Let's start with the facts. Expect to pay somewhere in the £25,000 to £30,000 bracket for mainstream petrol and diesel versions of this CLA-Class. We're going to focus here on the two models that will account for the majority of sales, the manual-only 122bhp CLA 180 petrol variant and the automatic-only 170bhp CLA 220CDI diesel. There's a £5,000 premium to go from one to the other. In each case, there's a choice of two different trim levels, entry-level 'Sport' and, for another £2,200, 'AMG Sport'. Talking of AMG, that only leaves the flagship CLA 45 AMG sports saloon variant - a different proposition entirely, priced at around the £42,000 mark. As for equipment, well even on base Sport models, the standard kit tally includes 18" alloy wheels, auto headlamps, heated power mirrors, air conditioning, a nappa leather-trimmed multi-function steering wheel, sports seats, a trip computer, Hill-Start Assist on manual models to stop you drifting backwards on uphill junctions and a decent quality six-speaker audio system with a 5.8-inch tablet-style display screen, aux-in and USB points and Bluetooth compatibility for your 'phone. There's even an Active Park Assist system that will identify potential spaces then, if you want, automatically steer the car into them.
You'd expect the world's most aerodynamic production car to deliver an ultra-competitive set of running costs, especially given that all the engines on offer feature direct injection and turbocharging, plus an ECO start/stop system that cuts the engine when you don't need it, stuck in traffic or waiting at the lights. Further efficiency measures include an economy setting for the automatic gearbox, intelligent management of engine ancillaries like the alternator, the oil feed and the water pump, a display to encourage more economical driving, low rolling resistance tyres, an adjustable radiator shutter and a CAMTRONIC load management system for the petrol 1.6 that reduces throttling loses under partial load, this alone improving fuel consumption by up to 10%. As a result, the entry-level manual gearbox CLA 180 can manage 50.4mpg on the combined fuel cycle with emissions of 130g/km. As for the CLA 220 CDI model, well providing you use the 'Economy' mode on the 7G-DCT seven-speed auto gearbox, you should get somewhere close to Mercedes' quoted figures - 62.8mpg on the combined cycle and 117g/km. What else? Well, both C180 and C220CDI variants post a BIK company car taxation rate of just 18%. And residuals will be strong, providing you don't go mad on the options list. Insurance groupings for the two mainstream models are 24 for the CLA 180 and 28 for the CLA 220 CDI.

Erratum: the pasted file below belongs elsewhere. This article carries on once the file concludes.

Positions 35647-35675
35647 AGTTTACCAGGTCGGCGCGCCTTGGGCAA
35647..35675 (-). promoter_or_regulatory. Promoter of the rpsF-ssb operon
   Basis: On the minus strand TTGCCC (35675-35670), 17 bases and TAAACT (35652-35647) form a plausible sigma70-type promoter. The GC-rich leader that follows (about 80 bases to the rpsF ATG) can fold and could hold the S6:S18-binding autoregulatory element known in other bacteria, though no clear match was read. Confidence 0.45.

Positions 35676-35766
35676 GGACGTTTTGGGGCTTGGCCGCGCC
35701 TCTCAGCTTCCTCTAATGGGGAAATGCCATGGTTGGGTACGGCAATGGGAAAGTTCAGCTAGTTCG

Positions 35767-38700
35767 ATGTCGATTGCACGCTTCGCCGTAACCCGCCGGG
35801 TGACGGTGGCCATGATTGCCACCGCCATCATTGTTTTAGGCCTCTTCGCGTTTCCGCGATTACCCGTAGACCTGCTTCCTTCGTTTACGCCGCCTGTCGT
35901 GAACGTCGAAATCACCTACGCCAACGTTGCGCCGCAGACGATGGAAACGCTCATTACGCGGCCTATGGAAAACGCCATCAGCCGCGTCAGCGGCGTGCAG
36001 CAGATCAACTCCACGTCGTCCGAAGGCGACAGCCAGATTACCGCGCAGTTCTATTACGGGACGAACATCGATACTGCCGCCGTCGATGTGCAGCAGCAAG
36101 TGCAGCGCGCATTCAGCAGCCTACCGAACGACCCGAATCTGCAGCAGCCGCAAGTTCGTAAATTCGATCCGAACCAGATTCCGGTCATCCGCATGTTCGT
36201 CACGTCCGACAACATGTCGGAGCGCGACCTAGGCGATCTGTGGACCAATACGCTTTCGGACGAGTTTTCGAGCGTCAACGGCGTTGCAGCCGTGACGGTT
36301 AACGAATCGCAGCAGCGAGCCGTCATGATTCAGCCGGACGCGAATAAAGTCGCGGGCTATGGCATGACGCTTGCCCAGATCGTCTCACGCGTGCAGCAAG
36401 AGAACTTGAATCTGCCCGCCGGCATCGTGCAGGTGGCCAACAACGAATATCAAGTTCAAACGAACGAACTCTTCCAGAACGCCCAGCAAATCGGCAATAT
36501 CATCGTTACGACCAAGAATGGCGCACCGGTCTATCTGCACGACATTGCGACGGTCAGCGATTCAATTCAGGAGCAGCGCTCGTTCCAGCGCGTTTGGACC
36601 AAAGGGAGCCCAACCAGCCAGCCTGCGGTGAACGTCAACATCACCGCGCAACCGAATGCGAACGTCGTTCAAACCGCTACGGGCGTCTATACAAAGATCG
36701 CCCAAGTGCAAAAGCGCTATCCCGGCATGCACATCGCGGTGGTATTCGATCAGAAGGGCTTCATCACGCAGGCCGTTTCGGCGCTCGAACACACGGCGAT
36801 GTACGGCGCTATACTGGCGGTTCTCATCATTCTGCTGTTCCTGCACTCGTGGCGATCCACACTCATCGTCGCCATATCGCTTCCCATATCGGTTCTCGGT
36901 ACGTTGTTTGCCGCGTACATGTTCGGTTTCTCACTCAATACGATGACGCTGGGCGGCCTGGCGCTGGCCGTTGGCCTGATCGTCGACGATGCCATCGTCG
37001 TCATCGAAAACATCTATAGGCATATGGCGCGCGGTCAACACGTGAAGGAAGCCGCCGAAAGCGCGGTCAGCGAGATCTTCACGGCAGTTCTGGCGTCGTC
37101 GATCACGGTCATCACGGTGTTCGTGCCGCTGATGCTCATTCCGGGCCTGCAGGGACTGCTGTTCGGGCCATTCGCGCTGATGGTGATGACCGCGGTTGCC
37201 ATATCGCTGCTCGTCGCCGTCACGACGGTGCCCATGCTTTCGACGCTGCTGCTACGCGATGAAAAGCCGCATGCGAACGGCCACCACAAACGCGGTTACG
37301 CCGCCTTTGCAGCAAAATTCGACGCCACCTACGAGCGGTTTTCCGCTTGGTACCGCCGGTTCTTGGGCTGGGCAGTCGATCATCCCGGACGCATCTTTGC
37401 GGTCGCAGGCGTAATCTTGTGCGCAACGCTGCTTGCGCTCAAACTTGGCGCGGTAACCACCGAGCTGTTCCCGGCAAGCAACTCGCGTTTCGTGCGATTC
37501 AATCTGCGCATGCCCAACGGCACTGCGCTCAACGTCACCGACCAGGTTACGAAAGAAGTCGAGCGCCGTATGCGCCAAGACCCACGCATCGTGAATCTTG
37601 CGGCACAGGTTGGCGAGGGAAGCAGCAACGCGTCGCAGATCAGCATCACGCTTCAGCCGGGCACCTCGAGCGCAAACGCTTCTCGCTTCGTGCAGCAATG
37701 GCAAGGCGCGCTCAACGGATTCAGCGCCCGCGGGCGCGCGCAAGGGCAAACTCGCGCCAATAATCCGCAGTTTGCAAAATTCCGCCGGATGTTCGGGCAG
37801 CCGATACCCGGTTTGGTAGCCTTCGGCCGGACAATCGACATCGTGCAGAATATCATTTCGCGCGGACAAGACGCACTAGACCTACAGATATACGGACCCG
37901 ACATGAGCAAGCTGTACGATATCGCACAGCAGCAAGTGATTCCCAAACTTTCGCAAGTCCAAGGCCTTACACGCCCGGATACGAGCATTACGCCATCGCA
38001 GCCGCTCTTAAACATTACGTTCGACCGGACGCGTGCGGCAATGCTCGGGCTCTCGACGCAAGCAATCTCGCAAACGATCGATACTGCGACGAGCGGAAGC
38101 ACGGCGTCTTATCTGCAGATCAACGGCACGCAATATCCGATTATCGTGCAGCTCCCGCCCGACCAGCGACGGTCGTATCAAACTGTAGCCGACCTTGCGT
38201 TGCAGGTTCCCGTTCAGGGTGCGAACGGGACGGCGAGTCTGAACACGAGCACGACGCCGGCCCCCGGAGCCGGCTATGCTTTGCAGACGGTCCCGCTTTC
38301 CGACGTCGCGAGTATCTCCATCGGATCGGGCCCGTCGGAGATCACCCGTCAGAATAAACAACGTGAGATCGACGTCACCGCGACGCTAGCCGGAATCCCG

If you're in the market for a compact, prestigiously-badged saloon and like the look of this one, then nothing I'm going to say here is likely to dissuade you away from CLA-Class motoring. Unlike Mercedes, I think this car does have some direct rivals, but I'd agree that there is quite a lot that's unique about the way it looks. This design really is a breath of fresh air in what had become rather a staid market sector. Which is why it's very likely to sell as intended - to people who never intended to drive a Mercedes. Younger folk who don't care about the abandonment of the rear wheel drive layout that was once considered conditional for a car of this type. They'll probably care just as little about the rear seat packaging compromises and the rather firm ride. They might not even mind the premium pricing. It's all about emotional appeal you see, as I said at the beginning. Going forward, the CLA has a massive role to play in the Mercedes model range, with huge appeal in growing markets like China. Here, it'll be more of a niche product that importantly, frees up the C-Class to be a bit bigger and more luxurious. The kind of car that'll redefine what this brand stands for in the eyes of many potential buyers. Exactly as it was meant to.